Reds GM Walt Jocketty told John Fay yesterday that Aroldis Chapman may one day be the Reds’ closer:
“We would still leave (starting) as an option,” Jocketty said. “He definitely could be a top-of-the-rotation guy. He’s either going to have to do that or be a closer. I don’t see him being a set-up guy forever.”
Whatever. I don’t know when the meeting was held in which everyone decided that closers were more valuable than starters, but I’d really like to see the minutes. Because at some point in that meeting, someone must have stood up and yelled “People! If you have a talented pitcher, he should start games unless and until he shows he can’t hack it for some reason! Then and only then should he be stuck in the bullpen, because it’s not in your best interest to use your better pitchers in fewer innings!”
People love that Chapman and Neftali Feliz and before them Joba Chamberlin and any number of other guys like them can throw it hard and shut people down, so they somehow assume they should be doing it out of the pen. I don’t get it. It’s almost as if it’d be better if they were less impressive just before reaching the majors so that their teams wouldn’t be inclined to shove them in the big league bullpen for a playoff run, which in turn causes everyone to forget that they were once quality starting pitching prospects.
Veteran utilityman Reid Brignac is in camp with the Astros on a minor league deal. The 31-year-old is close to being done as a major leaguer as he owns a career .219/.264/.309 triple-slash line across parts of nine seasons. In an effort to prolong his big league career, Brignac is now attempting to become a switch-hitter, MLB.com’s Brian McTaggart reports.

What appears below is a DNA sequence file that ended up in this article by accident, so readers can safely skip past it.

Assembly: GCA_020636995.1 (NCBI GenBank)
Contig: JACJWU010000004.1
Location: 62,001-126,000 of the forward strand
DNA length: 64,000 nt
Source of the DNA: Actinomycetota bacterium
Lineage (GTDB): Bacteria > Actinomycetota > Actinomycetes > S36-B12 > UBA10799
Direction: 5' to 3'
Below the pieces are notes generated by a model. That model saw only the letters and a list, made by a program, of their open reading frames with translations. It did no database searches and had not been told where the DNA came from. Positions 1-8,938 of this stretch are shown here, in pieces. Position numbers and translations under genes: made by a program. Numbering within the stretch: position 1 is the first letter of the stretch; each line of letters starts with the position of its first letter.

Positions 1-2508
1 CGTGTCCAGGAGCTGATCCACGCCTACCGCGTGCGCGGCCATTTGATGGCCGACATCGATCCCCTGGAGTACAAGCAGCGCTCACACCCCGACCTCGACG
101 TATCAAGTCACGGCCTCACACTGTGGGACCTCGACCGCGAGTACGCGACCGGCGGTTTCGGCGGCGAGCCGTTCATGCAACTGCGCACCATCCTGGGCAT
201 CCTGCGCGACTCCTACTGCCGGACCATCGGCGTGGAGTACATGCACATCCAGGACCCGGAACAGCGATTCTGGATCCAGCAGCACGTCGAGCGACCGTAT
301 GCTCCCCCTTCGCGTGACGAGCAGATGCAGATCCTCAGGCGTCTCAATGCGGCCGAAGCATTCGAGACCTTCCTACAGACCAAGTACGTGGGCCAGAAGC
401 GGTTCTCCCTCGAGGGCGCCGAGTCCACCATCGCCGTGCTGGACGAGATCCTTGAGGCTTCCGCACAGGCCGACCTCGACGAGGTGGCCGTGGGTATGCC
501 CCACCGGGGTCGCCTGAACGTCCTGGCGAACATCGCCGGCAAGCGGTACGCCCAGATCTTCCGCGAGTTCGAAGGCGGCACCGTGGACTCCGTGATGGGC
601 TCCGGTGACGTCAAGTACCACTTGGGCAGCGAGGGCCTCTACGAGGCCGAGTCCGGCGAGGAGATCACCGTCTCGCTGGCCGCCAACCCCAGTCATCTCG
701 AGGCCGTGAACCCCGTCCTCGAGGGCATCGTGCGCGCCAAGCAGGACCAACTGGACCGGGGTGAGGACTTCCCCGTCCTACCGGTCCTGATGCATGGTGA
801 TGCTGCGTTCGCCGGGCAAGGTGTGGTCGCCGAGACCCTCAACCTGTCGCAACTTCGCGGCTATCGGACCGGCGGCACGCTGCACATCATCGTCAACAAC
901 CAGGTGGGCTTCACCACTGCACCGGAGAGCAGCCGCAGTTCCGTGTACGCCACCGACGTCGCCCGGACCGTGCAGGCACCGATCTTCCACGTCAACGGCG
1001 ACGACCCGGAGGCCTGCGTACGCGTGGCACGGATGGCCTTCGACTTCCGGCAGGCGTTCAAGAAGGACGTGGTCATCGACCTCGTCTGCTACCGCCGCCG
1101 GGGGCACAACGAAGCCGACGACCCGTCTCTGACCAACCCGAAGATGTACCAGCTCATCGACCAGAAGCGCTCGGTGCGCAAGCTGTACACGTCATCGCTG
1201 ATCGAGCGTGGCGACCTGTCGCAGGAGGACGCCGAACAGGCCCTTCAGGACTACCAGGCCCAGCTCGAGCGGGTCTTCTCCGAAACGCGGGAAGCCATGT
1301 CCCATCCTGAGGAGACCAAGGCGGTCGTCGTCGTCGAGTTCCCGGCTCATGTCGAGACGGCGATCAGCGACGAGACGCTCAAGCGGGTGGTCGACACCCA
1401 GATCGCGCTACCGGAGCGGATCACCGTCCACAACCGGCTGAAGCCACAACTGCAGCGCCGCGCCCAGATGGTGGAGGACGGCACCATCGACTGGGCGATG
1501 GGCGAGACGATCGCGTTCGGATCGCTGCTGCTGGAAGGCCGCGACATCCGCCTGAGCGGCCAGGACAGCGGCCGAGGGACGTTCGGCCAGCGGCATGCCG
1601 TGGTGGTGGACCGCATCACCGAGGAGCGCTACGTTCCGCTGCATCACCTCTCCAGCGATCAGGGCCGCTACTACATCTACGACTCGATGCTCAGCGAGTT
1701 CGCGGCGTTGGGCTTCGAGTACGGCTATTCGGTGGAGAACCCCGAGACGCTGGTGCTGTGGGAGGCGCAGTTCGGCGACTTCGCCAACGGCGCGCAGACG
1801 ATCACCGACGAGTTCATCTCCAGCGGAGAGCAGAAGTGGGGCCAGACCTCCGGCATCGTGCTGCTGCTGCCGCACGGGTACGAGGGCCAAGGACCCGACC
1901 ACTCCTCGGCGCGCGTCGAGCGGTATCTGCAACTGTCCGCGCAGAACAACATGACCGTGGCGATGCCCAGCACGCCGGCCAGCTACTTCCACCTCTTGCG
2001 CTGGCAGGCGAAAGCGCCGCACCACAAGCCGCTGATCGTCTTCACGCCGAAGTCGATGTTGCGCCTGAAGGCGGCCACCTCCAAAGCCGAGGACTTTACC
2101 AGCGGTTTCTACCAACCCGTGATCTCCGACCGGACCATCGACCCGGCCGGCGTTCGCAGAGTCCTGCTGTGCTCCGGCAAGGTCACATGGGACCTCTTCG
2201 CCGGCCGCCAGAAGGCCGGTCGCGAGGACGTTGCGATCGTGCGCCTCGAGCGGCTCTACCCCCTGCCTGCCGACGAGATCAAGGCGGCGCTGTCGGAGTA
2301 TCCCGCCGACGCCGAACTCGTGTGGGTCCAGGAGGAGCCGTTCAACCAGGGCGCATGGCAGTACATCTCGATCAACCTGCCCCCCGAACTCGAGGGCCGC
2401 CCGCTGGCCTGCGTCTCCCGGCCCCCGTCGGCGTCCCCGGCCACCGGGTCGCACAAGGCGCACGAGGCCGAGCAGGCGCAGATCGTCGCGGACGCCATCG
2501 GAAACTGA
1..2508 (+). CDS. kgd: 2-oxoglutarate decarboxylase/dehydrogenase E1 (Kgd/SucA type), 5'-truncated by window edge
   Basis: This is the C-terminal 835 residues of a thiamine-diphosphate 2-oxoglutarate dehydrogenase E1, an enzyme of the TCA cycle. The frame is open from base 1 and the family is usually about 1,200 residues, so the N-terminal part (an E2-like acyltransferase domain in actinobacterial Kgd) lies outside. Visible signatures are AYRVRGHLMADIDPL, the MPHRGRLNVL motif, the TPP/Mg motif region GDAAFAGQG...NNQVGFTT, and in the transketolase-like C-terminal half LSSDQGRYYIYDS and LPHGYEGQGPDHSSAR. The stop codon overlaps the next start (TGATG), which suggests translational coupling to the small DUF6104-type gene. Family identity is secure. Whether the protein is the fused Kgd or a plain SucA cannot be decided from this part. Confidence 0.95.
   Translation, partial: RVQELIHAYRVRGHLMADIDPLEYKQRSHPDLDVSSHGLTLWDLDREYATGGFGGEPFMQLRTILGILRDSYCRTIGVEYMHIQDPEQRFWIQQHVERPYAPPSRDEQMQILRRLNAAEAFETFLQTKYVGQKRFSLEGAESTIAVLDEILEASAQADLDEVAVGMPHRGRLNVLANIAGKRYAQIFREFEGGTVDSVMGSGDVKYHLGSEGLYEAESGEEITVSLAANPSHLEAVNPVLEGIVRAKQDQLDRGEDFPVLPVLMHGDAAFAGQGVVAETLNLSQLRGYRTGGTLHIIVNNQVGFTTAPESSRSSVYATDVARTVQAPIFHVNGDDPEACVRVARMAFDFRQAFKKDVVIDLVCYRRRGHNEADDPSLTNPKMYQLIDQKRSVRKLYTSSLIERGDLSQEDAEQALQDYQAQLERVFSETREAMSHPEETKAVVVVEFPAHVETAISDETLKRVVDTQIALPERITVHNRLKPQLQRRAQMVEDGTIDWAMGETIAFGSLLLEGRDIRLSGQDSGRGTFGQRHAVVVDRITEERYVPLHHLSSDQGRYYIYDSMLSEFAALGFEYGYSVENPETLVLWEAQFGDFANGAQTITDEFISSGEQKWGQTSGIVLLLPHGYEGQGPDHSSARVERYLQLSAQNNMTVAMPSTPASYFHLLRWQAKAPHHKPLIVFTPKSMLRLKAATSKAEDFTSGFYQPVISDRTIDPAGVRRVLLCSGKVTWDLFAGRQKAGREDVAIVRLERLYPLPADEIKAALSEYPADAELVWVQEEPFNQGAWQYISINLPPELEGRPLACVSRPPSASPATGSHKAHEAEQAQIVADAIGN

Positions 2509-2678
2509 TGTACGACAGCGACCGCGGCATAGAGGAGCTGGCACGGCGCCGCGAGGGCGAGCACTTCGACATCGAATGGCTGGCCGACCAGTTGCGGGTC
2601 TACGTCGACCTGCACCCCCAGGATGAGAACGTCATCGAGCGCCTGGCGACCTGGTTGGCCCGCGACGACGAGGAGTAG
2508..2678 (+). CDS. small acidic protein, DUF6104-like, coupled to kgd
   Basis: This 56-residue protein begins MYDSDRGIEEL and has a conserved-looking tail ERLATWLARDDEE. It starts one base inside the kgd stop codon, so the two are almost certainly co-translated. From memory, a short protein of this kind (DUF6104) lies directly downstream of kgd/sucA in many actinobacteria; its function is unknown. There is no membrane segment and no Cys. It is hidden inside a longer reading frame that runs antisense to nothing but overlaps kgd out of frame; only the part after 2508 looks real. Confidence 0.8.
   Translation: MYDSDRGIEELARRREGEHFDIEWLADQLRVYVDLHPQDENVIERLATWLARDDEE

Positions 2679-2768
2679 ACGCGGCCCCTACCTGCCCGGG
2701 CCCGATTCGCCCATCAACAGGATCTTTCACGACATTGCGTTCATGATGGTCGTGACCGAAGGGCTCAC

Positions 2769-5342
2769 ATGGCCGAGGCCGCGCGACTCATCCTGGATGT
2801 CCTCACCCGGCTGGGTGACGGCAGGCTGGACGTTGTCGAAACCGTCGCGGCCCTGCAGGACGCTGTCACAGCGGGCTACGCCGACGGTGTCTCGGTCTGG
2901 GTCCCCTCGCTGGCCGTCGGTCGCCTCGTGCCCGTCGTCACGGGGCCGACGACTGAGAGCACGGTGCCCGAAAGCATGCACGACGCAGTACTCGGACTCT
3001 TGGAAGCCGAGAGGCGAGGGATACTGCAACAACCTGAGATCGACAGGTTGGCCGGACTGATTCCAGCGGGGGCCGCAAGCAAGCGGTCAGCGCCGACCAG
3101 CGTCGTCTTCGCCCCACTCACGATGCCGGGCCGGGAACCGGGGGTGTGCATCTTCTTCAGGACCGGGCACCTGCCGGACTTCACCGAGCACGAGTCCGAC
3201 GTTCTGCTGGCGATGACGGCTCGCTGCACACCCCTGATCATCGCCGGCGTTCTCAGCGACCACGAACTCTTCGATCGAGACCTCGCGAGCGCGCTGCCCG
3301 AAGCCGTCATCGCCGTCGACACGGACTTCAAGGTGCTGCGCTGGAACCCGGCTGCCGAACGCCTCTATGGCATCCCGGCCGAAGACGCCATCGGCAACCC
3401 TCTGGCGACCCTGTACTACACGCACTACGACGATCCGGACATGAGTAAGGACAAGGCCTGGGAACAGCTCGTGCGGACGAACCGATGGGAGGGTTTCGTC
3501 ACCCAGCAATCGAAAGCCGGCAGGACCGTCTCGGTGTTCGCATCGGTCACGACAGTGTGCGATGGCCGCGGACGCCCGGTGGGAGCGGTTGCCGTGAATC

I’m going to try it out this year. It was something that I just thought long and hard about and I was like, ‘OK, I’m going to try and see how it goes.’ I used to switch-hit when I was younger off and on, nothing consistent. I could always handle the bat right-handed. I play golf right-handed, so I do a lot of things that way that feel natural.
I just want to get to the point where I’m trying to stay in games, not get pinch-hit for, not starting games because a lefty is starting. … That could help me stay in the games longer. I’m trying to add a new element. I play multiple positions and now if I can switch hit and be consistent at it, then that can only help me.
As Brignac mentions, he’s also verstile. He’s a shortstop by trade, but has also logged plenty of innings at second base and third base, and has occasionally played corner outfield.
There aren’t any examples — at least that I can think of — where players began switch-hitting late in their careers and actually succeeding in the major leagues. As the saying goes, you can’t teach an old dog new tricks. But here’s hoping Brignac bucks the trend.
Angels shortstop Andrelton Simmons fell off the map a bit last year due to a combination of the Angels’ mediocrity, Simmons’ lack of offense, and a month-plus of missed action due to a torn ligament in his left thumb.
Simmons is still as good and as smart as ever on defense. That was on full display Monday when the Angels hosted the Padres for an afternoon spring exhibition.
With a runner on first base and nobody out in the top of the second inning, Carlos Asuaje grounded a 2-0 J.C. Ramirez fastball to right field. The runner, Hunter Renfroe, advanced to third base. Meanwhile, Asuaje wandered a little too far off the first base bag. Simmons cut off the throw to first base, spun around and fired to Luis Valbuena at first base. Valbuena swiped the tag on Asuaje for the first out of the inning.